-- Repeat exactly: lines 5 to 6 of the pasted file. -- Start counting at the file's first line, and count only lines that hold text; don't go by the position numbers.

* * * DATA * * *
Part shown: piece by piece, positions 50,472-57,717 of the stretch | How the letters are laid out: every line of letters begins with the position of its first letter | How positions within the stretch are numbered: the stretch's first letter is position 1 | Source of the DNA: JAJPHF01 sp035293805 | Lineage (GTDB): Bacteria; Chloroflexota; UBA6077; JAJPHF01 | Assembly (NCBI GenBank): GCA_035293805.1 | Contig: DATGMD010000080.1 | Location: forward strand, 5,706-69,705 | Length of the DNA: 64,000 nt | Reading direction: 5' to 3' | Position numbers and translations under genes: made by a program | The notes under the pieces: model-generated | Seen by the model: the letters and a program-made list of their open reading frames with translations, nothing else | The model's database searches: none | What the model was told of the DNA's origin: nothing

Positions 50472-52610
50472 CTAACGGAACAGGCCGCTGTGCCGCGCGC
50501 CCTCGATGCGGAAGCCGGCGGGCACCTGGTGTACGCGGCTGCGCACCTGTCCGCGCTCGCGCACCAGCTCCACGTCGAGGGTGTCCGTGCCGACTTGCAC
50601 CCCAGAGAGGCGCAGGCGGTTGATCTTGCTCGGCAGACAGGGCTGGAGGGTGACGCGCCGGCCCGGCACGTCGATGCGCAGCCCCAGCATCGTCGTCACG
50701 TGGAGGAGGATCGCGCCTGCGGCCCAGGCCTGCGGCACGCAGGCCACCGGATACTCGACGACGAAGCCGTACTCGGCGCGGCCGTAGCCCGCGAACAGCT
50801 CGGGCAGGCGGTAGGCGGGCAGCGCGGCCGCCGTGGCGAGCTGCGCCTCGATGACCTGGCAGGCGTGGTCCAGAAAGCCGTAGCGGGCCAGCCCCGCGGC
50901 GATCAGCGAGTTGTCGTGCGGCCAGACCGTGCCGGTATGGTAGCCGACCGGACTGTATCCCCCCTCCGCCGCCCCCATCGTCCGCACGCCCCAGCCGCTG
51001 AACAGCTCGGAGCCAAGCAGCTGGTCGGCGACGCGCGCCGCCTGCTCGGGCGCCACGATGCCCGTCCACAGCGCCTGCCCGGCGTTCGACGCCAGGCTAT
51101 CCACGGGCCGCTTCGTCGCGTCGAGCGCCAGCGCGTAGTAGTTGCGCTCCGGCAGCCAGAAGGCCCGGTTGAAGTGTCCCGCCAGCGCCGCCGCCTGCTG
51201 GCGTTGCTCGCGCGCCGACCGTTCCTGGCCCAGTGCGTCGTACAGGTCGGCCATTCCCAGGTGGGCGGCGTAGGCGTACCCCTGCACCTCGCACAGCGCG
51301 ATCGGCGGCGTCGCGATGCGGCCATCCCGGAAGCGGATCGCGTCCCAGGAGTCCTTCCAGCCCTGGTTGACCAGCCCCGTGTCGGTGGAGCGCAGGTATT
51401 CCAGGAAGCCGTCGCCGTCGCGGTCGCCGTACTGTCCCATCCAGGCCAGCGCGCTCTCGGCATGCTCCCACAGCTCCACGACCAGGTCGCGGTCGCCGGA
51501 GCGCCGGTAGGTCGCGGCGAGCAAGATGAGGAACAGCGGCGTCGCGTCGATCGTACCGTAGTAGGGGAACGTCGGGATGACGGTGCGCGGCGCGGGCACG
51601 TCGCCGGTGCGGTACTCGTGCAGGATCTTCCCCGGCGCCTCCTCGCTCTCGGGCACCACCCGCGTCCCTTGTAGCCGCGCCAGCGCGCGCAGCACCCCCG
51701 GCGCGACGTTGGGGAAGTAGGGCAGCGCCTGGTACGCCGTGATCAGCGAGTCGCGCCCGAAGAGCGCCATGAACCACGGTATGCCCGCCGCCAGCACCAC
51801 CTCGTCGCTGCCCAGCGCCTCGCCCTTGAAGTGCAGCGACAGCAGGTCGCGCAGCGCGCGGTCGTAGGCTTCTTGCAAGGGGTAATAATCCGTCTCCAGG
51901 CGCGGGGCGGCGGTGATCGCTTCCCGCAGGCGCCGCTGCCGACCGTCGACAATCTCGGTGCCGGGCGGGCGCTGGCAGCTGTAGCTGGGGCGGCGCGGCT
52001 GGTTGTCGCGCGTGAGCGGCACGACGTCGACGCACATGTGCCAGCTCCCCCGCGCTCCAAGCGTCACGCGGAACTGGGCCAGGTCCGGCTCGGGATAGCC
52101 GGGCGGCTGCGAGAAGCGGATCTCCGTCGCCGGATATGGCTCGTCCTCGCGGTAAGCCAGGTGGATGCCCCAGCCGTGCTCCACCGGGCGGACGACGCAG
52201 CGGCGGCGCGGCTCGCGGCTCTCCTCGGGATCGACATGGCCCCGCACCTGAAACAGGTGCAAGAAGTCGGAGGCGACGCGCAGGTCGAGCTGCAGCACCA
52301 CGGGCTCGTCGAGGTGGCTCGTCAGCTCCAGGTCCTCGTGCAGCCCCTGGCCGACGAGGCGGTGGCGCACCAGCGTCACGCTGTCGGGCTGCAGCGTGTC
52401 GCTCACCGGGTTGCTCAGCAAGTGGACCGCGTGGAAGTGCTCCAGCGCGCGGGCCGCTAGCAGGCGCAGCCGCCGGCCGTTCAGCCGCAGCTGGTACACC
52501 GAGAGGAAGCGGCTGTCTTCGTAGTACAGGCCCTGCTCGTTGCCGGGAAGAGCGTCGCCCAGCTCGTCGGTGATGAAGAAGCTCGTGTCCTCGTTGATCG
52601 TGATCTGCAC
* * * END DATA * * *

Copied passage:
50601 CCCAGAGAGGCGCAGGCGGTTGATCTTGCTCGGCAGACAGGGCTGGAGGGTGACGCGCCGGCCCGGCACGTCGATGCGCAGCCCCAGCATCGTCGTCACG
50701 TGGAGGAGGATCGCGCCTGCGGCCCAGGCCTGCGGCACGCAGGCCACCGGATACTCGACGACGAAGCCGTACTCGGCGCGGCCGTAGCCCGCGAACAGCT